Buying a New Air Conditioner
Selecting a new air conditioner may be one of the more challenging projects you undertake as a homeowner. Giving each step of the process the attention it requires assures you that the system you choose will provide dependable and energy efficient comfort for years to come.
- Interview a few contractors — Unless you use a trusted HVAC contractor, it’s a good idea to interview a few different companies first. Credentials to look for include licensing, bonding and insurance at the local or state level. Any contractor who is NATE (North American Technician Excellence) certification is likely to deliver customer support you can count on, along with an expert installation following the most energy efficient practices.
- Size it first — Ask each contractor you consider to use Manual J software to run a load calculation to find the right tonnage for the system. Skipping this step could undermine the longevity and efficiency your new system promises, as well as reducing your comfort. If the new air conditioner is too large, it won’t run long enough to remove excessive humidity, and if it’s too small, it may not adequately cool your home on exceptionally hot days.
- Select the features and efficiency — The minimum SEER (seasonal energy efficiency ratio) rating is 13 for air conditioning systems and 14 for heat pumps. Each single digit increase in the SEER rating indicates that the system uses 10 percent less electricity. Although they cost more, more efficient systems cut energy bills and provide a faster payback.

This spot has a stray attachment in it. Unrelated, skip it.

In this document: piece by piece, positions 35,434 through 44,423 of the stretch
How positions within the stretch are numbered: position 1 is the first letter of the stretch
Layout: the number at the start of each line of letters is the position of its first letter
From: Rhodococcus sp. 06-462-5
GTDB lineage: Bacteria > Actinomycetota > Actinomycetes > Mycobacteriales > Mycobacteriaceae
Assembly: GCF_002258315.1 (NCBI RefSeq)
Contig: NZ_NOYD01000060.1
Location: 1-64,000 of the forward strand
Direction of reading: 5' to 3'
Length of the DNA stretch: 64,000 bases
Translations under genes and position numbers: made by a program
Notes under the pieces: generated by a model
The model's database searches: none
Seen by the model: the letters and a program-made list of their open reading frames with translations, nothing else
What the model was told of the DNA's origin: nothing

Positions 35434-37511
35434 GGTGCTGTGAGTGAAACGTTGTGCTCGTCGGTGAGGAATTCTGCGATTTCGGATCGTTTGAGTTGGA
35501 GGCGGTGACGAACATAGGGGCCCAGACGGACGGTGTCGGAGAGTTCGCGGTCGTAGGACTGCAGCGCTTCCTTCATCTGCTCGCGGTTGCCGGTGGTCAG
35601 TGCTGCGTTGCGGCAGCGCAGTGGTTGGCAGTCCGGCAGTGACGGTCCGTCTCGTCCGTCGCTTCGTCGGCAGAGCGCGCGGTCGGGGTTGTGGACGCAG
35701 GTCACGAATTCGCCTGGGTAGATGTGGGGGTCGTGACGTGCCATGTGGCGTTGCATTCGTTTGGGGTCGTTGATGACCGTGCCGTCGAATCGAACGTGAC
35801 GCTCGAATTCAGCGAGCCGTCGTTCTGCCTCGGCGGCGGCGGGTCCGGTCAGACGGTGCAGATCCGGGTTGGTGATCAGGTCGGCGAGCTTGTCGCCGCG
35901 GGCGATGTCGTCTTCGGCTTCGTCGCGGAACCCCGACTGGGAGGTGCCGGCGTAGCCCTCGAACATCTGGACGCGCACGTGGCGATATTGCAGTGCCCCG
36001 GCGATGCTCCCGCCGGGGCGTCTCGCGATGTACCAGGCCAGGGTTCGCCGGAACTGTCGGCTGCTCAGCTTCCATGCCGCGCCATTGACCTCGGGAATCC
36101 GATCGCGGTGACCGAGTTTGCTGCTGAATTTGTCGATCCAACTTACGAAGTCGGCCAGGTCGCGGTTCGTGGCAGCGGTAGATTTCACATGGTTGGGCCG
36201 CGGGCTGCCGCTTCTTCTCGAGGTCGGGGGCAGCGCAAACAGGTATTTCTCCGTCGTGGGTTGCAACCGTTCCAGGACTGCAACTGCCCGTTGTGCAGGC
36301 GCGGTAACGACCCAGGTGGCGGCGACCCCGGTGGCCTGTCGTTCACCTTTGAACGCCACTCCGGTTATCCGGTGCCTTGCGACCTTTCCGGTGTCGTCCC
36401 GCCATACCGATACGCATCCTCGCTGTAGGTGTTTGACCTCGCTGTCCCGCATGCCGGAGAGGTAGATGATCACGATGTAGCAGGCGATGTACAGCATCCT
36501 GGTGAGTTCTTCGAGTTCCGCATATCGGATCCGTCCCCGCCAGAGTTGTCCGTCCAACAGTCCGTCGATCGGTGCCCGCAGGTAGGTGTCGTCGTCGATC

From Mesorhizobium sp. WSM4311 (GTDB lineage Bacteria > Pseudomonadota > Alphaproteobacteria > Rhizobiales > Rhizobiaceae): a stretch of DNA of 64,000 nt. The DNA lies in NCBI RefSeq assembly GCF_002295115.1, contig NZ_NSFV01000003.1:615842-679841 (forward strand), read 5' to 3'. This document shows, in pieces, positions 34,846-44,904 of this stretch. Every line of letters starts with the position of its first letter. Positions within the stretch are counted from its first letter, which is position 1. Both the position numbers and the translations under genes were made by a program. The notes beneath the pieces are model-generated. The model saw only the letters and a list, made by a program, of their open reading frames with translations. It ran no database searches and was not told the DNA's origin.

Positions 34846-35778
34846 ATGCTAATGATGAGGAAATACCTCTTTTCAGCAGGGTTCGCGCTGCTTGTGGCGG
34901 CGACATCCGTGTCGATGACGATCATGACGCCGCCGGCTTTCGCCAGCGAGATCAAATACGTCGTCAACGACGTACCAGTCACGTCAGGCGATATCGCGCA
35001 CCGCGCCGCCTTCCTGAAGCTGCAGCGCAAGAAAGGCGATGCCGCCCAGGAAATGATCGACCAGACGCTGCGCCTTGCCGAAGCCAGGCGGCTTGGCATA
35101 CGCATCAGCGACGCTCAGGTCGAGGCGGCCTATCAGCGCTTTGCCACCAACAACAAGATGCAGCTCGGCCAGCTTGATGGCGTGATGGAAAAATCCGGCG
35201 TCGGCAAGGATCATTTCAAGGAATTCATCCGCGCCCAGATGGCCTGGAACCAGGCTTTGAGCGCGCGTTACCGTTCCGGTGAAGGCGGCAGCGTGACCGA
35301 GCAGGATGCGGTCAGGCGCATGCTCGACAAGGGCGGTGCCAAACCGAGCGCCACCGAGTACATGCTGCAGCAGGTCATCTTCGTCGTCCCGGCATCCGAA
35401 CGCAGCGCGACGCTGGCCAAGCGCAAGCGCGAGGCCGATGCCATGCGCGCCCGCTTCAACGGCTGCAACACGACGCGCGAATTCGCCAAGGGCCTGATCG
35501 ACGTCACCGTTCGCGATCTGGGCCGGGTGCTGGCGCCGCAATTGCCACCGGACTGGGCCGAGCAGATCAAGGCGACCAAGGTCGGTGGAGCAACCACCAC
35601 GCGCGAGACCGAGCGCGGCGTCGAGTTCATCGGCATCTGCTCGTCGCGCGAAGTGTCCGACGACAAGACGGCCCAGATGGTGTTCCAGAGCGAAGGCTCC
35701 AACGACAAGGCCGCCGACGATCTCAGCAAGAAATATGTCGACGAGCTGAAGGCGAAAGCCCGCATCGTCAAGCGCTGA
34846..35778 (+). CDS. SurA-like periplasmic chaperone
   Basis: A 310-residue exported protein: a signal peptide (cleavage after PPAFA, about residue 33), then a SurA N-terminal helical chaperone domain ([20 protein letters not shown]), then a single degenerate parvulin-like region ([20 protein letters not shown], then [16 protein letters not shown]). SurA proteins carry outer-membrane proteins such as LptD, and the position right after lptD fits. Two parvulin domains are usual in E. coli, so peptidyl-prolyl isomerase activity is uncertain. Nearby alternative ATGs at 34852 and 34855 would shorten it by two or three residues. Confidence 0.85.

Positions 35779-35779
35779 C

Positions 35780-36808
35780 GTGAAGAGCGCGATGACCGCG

Upgraded features in new heat pumps and air conditions not only lower energy consumption, but also increase comfort. A variable-speed cooling system will remove more excessive humidity, run more quietly and cut energy costs.
A new air conditioner will give you years of home comfort as long as you pay attention to the crucial selection details.
At Sobieski Services, Inc. our goal is to help our customers in Pennsylvania, Delaware, Maryland and New Jersey learn more home comfort and energy issues — especially HVAC and plumbing issues — so that they can save money and live in healthier, more comfortable homes.
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